Town Topics — Princeton's Weekly Community Newspaper Since 1946.
Vol. LXIV, No. 39
 
Wednesday, September 29, 2010
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Dinky’s Future Goes Before the Board

Dilshanie Perera

The Princeton Regional Planning Board will consider pursuing Bus Rapid Transit (BRT) as an alternative to the Dinky during its open public meeting this Thursday, September 30, at 7:30 p.m. at the Township Municipal Complex.

Ahead of the meeting, the non-profit organization Princeton Future met on Saturday for presentations and a community-wide discussion of public transit in town.

Chair of the Master Plan Subcommittee of the Planning Board Marvin Reed noted that for two years, the body had been wrestling with the question of improving public transit in town. BRT had also been the subject of many discussions of the Central New Jersey Transportation Forum beginning 10 years ago.

The concept of BRT involves dedicated roadways specifically for special low-rise, low-emissions or electric buses. If the buses have to venture onto the main roads, they could be equipped with technologies to change the traffic light to green as they approach, making for a faster ride.

Mr. Reed acknowledged that in town “we don’t have the capacity to absorb what we’ve zoned for,” meaning that with greater density and more people, traffic congestion by cars would increase unless viable public transit options were made available.

A review of the light rail system in central N.J. versus a BRT system concluded that BRT “would better serve regional demand,” Mr. Reed said. The Dinky right-of-way was seen as a core connection that could be utilized in the BRT system.

Describing “enhanced station stops,” “priority roadways,” and a streamlined fare system, Mr. Reed pointed out that BRT “is not just another bus.”

BRT would be a project spearheaded by New Jersey Transit. The possibility that the vehicle might run from the Junction to the location of the current Dinky station and then continue up University Place through the downtown is under consideration as well.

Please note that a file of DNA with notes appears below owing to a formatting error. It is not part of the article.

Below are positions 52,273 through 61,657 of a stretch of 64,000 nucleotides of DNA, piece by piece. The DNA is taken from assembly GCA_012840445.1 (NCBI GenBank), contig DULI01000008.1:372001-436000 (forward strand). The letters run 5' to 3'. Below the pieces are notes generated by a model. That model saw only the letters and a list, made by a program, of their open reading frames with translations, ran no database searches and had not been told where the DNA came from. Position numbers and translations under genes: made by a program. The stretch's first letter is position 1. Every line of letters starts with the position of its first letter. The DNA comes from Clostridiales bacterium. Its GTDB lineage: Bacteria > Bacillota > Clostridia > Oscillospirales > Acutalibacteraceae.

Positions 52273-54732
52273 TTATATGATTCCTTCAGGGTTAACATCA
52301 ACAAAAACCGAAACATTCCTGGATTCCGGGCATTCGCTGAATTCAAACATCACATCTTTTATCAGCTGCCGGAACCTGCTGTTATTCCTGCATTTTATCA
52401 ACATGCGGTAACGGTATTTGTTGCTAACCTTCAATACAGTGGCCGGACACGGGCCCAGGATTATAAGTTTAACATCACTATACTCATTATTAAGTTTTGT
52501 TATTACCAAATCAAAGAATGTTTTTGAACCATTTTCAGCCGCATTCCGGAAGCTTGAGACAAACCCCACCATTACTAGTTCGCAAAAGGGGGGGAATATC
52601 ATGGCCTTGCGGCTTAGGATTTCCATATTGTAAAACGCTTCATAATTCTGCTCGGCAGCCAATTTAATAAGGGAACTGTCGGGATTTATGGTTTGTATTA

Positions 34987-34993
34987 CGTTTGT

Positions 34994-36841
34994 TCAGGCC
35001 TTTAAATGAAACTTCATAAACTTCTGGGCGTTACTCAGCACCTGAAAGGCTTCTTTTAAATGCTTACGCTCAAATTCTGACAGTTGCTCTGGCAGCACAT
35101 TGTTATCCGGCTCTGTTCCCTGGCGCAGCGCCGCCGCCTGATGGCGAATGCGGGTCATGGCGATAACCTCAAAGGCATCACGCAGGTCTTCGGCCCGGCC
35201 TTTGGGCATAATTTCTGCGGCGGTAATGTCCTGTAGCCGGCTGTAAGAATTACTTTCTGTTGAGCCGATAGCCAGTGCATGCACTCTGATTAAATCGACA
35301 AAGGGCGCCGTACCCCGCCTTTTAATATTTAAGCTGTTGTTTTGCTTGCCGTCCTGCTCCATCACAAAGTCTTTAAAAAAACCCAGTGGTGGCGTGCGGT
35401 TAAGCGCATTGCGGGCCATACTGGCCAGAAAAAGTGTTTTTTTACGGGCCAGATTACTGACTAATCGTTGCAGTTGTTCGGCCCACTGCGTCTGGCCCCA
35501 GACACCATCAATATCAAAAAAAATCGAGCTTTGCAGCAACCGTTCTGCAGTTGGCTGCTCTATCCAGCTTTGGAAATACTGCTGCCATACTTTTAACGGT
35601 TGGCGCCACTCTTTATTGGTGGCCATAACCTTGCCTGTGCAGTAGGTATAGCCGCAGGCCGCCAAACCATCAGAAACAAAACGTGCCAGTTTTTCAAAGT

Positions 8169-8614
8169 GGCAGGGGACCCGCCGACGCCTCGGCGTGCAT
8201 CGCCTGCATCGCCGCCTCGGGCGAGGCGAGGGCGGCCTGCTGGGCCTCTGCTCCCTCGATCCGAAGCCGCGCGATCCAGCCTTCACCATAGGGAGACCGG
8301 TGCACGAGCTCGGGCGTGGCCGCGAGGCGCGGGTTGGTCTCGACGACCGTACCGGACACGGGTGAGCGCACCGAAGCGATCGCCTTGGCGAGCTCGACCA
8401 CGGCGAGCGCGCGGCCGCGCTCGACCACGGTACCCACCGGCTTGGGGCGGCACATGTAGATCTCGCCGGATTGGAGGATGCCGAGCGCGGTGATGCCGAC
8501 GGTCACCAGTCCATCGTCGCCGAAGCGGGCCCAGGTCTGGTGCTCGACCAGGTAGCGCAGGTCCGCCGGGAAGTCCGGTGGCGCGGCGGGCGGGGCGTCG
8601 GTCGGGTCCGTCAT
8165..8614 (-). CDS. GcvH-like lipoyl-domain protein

“The system has expandability,” Borough Councilman Kevin Wilkes added.

Anita Garoniak of the Save the Dinky campaign made a case for preserving the form and function of the current Dinky. “There’s a high demand for it during rush hour, and it would involve no additional capital expenditures,” she said, noting that the rail vehicle sees 1,700 rider trips per weekday. “It can make the 6.7 miles to Princeton Junction in under five minutes.”

“BRT is completely inappropriate for Princeton streets … it gets transit into the center of town, but at what cost?” Ms. Garoniak wondered, adding that “significant taxpayer investment in infrastructure” would be the likely outcome. She estimated that the entire conversion would cost $87 million and that the capacity of the buses would be less than the Dinky. Characterizing the BRT as something destined to fail because Princeton is a small town, and the fact that “they work in large cities with huge metro areas,” she pointed out the ridership on the FreeB jitney shuttle, which sees approximately 28 rides per day, is minimal compared to the use of the Dinky.

“The promise of an area-wide BRT system should not lure Princeton into being the test case,” she added.

Borough Council President Andrew Koontz and Princeton Professor Alain Kornhauser took the Dinky preservation and transit augmentation arguments in a different direction in a proposal that would involve moving the Dinky to below grade level by the time it gets to the University’s campus. Mr. Kornhauser advocated having the Dinky tunnel under the campus with its final stop in Palmer Square.

“All the infrastructure in place today would be retained,” Mr. Koontz said, noting that for much of the current route, the Dinky would be running along a cut in the landscape, as opposed to a fully covered tunnel, which would likely be more costly. Mr. Koontz suggested that the “Princeton Station could be a standalone station below grade or as part of the [University-proposed] performing arts building.”

Along with Council member Jenny Crumiller, Mr. Koontz proposed a draft resolution supporting the construction of the below-grade rail system to members of the Borough’s governing body at its meeting on Tuesday night after Town Topics press time.

“We need more public discussion of the alternatives,” Ms. Crumiller acknowledged. “This plan strikes a nice balance between those two interests, which are now competing,” said Mr. Koontz.

Other ideas presented at the Princeton Future meeting included support for the modern street car presented by Carlos Rodrigues, and a Personal Rapid Transit (PRT) system proposed by Chip Crider and J. Edward Anderson. See this week’s Topics of the Town and Mailbox for additional community input.

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